Effects of Salmonella enteritidis serovar typhimurium Infection in Adenocarcinomic Human Alveolar Basal Epithelial Cells A549 In vitro: Bacteria Induce Apoptosis in Adenocarcinomic Cell
- *Corresponding Author:
- Marcello Lancellotti
Labiotec Biotechnology Laboratory
IB, Biology institute
UNICAMP-State University of Campinas
Sao Paulo, Brazil
E-mail: [email protected]
Received date: October 19, 2012; Accepted date: November 28, 2012; Published date: December 03, 2012
Citation: Izidoro MS Jr, Varela JN, Alves DA, Pereira RFC, Brocchi M, et al. (2012) Effects of Salmonella enteritidis serovar typhimurium Infection in Adenocarcinomic Human Alveolar Basal Epithelial Cells A549 In vitro: Bacteria Induce Apoptosis in Adenocarcinomic Cell. J Bacteriol Parasitol 3:158. doi: 10.4172/2155-9597.1000158
Copyright: © 2012 Izidoro MS Jr, et al. This is an open-access article distributed under the terms of the Creative Commons Attribution License, which permits unrestricted use, distribution, and reproduction in any medium, provided the original author and source are credited.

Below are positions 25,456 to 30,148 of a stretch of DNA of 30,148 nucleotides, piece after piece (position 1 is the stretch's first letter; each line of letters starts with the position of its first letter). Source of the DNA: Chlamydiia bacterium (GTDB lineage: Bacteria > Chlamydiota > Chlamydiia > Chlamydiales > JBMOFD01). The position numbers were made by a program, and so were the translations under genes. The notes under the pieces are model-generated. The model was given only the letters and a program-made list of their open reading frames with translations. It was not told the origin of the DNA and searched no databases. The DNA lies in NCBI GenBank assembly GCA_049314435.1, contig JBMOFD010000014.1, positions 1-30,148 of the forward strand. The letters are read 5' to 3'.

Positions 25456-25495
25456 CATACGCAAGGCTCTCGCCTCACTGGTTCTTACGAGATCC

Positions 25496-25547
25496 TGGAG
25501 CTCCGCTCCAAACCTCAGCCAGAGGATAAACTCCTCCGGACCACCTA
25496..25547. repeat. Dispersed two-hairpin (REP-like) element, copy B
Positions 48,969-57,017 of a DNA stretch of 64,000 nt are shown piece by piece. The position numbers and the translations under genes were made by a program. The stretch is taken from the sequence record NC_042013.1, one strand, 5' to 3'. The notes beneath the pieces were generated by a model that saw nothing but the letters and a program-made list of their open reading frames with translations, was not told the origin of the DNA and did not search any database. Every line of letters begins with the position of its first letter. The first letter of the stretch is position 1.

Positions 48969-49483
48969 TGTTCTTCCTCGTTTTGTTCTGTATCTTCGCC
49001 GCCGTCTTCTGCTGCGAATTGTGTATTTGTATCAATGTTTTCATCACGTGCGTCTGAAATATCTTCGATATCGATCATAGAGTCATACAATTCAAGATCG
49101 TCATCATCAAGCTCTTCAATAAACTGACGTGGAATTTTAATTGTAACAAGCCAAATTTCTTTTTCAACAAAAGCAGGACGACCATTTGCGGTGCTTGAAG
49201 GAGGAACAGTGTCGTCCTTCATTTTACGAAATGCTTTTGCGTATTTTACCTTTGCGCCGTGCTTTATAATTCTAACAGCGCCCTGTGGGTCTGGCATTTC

Salmonella enterica serovar typhimurium is a facultative anaerobic bacterium, gram-negative, flagellated which generally develops and grows preferably in a wide variety of tumor cells. Until now, several factors for this predilection have been described, such as: an increase in number of nutrients favorable for bacterial growth due to rapid growth of the tumor cells, adaptation of S. typhimurium, loss of macrophages and neutrophils bactericidal activity in areas of hypoxia, the absence of antibodies and complement factors around the tumor. This study analyzed the infection in vitro of Salmonella enteritidis serovar typhimurium in A549 cell lineage, in three different aspects: morphological characterization of the infection, analysis of cellular DNA degradation and production of cytokines such as TNFα. The morphological assay showed tumor cell shrinkage, nuclear fragmentation with DNA degradation and chromatin condensation suggesting that these bacteria were inducing apoptosis on these cells. The cytokines production showed great variations among the strains analyzed and some predictable results, for example, bacterial strains isolated from diarrhoea which was more virulent against the tumor cells than others. In conclusion, we have shown some data proving that Salmonella enteritidis serovar typhimurium is able to adhere and infect adenocarcinomic cells causing programmed cellular death. A pattern was established, the more virulent the strain, the higher the quantity of cytokines produced in the inflammatory process.